This is not what was supposed to happen. Sequestration was designed to be a bipartisan stink bomb so noxious to both parties that neither would allow it to happen. It was a release valve that allowed the parties to reach a deal on the debt limit in the summer of 2011 to avoid sending the nation into default, with the understanding that a broader agreement on the debt and deficit would be reached. If it wasn't, off went the bomb.

Become a fan of CNNOpinion
Stay up to date on the latest opinion, analysis and conversations through social media. Join us at Facebook/CNNOpinion and follow us @CNNOpinion on Twitter. We welcome your ideas and comments.



What happened between then and now? President Barack Obama won reelection by voters who support his idea of dealing with the debt and deficit -- by asking everyone to put some skin in the game. He was seen as the protector of the middle class, and importantly, as the one who understood that government is not the enemy. That in fact, a lean, efficient, smart government, can help level the playing field and help all Americans and businesses get ahead.

Opinion: Cuts too deep? No, not deep enough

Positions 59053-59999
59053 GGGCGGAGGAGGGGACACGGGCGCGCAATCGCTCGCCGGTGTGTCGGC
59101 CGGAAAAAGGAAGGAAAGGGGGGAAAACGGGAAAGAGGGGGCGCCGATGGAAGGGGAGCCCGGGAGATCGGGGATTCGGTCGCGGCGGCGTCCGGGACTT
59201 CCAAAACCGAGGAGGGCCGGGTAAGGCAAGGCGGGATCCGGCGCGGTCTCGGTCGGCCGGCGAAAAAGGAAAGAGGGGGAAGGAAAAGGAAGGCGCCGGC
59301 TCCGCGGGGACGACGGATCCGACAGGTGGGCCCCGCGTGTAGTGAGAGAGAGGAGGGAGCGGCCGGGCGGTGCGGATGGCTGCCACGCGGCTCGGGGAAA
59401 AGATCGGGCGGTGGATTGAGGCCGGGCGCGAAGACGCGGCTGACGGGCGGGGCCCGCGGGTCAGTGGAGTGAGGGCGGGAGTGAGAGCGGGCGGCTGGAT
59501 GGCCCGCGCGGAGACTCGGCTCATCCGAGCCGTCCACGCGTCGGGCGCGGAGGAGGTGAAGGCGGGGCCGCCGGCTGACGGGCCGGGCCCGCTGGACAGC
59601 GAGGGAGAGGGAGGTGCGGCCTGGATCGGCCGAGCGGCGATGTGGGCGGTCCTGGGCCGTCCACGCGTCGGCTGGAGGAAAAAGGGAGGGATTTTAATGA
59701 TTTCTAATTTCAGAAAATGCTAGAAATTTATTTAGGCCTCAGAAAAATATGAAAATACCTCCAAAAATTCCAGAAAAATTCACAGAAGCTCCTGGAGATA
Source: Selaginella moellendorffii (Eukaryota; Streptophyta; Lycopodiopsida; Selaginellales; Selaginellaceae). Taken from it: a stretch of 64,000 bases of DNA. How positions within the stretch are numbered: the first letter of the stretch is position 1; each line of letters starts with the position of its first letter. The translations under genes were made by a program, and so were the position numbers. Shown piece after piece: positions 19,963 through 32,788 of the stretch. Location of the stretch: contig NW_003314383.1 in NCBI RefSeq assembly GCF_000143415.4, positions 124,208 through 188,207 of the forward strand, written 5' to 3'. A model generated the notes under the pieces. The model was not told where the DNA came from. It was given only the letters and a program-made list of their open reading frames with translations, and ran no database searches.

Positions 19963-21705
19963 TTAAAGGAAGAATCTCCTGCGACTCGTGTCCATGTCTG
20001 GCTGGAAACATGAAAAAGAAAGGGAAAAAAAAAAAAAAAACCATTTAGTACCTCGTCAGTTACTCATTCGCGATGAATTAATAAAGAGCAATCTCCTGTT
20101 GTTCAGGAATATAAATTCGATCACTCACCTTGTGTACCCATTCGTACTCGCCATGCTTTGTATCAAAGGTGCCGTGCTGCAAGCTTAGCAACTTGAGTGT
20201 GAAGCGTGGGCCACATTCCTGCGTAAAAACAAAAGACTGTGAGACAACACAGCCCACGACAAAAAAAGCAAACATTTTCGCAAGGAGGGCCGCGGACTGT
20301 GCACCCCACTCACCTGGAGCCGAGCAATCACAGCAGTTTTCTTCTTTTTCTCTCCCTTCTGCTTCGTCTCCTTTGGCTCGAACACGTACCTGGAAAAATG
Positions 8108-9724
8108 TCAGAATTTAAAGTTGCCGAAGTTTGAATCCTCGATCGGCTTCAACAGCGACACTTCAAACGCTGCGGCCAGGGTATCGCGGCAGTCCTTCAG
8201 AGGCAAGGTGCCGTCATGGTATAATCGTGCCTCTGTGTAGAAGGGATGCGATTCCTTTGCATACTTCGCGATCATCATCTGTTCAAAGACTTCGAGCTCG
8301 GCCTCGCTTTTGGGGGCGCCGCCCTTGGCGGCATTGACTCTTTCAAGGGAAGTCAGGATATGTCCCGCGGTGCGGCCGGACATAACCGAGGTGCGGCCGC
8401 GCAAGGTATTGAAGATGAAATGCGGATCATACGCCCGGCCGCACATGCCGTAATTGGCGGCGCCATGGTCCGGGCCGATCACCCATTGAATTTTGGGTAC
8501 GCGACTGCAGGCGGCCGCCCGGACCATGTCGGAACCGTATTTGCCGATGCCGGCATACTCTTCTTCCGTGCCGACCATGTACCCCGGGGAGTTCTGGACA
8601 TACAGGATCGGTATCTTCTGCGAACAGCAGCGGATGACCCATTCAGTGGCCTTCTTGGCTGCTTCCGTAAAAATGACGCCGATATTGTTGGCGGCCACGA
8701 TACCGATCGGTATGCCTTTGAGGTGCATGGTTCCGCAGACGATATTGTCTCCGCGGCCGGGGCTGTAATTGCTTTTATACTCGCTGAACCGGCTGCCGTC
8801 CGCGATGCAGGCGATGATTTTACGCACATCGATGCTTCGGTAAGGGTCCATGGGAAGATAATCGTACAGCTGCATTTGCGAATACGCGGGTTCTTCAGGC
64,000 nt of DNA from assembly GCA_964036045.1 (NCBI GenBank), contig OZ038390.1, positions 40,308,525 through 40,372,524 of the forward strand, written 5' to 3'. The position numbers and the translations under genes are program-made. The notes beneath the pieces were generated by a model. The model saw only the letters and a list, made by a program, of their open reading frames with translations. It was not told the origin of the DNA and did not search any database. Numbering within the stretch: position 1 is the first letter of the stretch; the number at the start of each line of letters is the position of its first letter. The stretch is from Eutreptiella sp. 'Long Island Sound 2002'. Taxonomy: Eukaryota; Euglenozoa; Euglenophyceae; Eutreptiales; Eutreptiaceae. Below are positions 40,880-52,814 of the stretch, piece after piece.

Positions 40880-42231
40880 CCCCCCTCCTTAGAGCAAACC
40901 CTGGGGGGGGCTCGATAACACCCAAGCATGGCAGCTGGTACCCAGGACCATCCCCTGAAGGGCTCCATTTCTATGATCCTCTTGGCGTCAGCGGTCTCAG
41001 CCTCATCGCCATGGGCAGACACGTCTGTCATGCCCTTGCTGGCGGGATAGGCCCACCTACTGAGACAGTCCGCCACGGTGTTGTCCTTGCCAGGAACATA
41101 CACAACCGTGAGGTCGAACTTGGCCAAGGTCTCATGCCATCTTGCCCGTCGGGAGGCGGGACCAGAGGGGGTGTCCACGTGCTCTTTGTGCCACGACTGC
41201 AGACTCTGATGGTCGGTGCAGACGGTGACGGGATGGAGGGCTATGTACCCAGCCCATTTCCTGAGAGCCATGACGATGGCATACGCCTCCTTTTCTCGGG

This argument was overwhelmingly supported by Latinos, African-Americans, women and young people and helped propel the president to a second term. Then came the fiscal-cliff debacle, where again, majorities of Americans sided with the president on how to fix it. Republicans acquiesced, and it seemed they knew they had to change their tune.

Forced budget cuts: GOP vs. Democrats
Sen. Graham on White House meeting

In his GOP rebranding speech, Cantor said: "We will advance proposals aimed at producing results in areas like education, health care, innovation and job growth." That sounded smart enough. But in this current showdown du jour, Republicans have proven they are unserious. The party cannot see beyond its insistence on protecting the rich from paying even a single penny more, while welcoming draconian cuts to programs that hurt the middle class and the most vulnerable, especially in the areas of education, health care, innovation and job growth.

Zelizer: If spending is cut, GOP will get the blame

Instead of trying to find a way to avoid these steep cuts, and to keep faith with their newfound concern for the middle class, Republicans are doubling down on the "my way or the highway" mentality that put them in an electoral hole to begin with.